Healthy relationships and sexual health in FNP

Nicki Jeffries, FNP Supervisor from Buckinghamshire Healthcare NHS Trust, writes about how the Family Nurse Partnership helps to support young parents' sexual health and healthy relationships.

 

There are a number of sensitive issues that family nurses discuss throughout the delivery of the Family Nurse Partnership programme to young mothers and families. Domestic violence, substance use and family history for example, are all talked about. Another subject nurses frequently discuss is sexual health and healthy relationships.

Initial visits and discoveries

Positive sexual health and relationships are discussed very early during the first visits in pregnancy while building the therapeutic relationship between nurse and client.

When discussing sexual health, nurses not only focus on the health and wellbeing of the mum, but that of their unborn baby too, helping to support a client’s understanding  about what this can mean. During visits, nurses use specific communication skills rooted in the field of motivational interviewing (MI) to explore:

  • What a client already thinks constitutes a healthy relationship, and

  • What the term ‘safe sex’ encompasses for the client.

From these conversations, nurses introduce relevant materials and interactive resources using specific techniques and a guiding communication style, together with agenda-matching programme delivery with the client.  The aim of this is to explore and build knowledge which, alongside the client’s own intrinsic motivation to be the best mum and have the healthiest pregnancy possible, can help to trigger behaviour change where needed.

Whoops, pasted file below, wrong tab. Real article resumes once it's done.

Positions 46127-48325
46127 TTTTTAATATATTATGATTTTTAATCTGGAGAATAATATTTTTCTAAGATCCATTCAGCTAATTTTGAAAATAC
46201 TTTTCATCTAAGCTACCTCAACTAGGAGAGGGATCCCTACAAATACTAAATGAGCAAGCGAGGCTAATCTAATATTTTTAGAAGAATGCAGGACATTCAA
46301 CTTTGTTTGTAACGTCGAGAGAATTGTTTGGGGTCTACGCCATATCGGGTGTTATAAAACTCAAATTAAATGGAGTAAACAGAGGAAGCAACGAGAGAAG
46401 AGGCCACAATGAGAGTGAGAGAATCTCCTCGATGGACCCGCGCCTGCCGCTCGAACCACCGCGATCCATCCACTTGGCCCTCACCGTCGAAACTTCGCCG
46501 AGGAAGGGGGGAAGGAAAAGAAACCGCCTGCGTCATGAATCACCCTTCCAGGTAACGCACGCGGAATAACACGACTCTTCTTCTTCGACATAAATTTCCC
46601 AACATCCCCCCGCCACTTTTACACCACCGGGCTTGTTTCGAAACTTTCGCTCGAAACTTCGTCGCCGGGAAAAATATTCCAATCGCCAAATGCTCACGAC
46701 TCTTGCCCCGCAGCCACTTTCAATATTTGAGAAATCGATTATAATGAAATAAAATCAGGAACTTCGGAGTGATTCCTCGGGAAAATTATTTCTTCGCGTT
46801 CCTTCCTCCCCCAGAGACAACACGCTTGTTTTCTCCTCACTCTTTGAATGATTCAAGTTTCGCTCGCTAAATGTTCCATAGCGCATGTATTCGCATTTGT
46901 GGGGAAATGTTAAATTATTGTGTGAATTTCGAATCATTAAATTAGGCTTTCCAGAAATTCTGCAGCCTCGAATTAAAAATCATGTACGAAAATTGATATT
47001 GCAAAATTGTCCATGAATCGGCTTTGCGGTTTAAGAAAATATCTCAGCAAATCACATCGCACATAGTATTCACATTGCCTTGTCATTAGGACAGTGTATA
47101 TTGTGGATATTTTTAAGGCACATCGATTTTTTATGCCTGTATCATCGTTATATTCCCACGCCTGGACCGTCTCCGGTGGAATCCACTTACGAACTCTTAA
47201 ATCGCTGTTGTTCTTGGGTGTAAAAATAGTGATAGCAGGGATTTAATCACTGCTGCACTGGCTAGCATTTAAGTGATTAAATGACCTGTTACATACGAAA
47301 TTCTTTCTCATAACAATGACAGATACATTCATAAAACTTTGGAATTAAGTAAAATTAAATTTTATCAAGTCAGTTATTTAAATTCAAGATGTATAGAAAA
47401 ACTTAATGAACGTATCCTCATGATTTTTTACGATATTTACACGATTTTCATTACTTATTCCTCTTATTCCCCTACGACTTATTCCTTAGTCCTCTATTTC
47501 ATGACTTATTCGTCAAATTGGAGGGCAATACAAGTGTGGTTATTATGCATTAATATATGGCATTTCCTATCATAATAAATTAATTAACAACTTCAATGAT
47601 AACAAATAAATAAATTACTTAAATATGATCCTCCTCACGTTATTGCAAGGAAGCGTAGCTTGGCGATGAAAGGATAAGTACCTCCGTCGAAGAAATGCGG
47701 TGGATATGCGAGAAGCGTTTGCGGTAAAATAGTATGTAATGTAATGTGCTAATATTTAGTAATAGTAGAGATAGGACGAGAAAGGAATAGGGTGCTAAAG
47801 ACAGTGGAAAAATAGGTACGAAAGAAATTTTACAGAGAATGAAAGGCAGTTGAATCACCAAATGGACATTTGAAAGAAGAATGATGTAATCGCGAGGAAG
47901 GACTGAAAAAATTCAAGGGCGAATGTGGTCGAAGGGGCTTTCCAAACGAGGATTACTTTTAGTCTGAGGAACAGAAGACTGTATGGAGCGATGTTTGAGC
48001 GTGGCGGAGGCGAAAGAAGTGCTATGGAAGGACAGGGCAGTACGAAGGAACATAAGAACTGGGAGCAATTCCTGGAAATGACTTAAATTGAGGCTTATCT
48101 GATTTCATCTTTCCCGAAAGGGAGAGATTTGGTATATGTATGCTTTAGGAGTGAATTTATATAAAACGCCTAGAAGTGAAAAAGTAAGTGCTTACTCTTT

This approach enables nurses to have conversations in a very open and respectful way, covering the subject of their client’s own personal health to guard against sexually transmitted infections (STIs) and future unplanned pregnancy etc, in addition to protecting their emotional wellbeing.  

Positive sexual health

Within Buckinghamshire, our close working relationship with sexual health services helps us to focus on this aspect of a young mum’s, and sometimes a dad’s, personal health. When we begin to discuss positive intimate relationships and sexual health, family nurses skilfully weave in the offer of chlamydia screening both to mums and dads. By bringing kits in to the home environment, we often find that young people are happy to be tested and potentially treated confidentially by sexual health services.

Condoms are a form of contraception that nurses help young mums access in Buckinghamshire, especially during pregnancy. Using the local C-card Scheme allows nurses to register young people to access free condoms in certain places within the area, including via FNP,  which helps to promote safe sex and protect against STIs and the potential impact these could have to the young person and the pregnancy. Later, nurses continue to promote condoms alongside other forms of long-acting reversible contraception (LARC) methods as well, as part of a healthy sexual relationship message.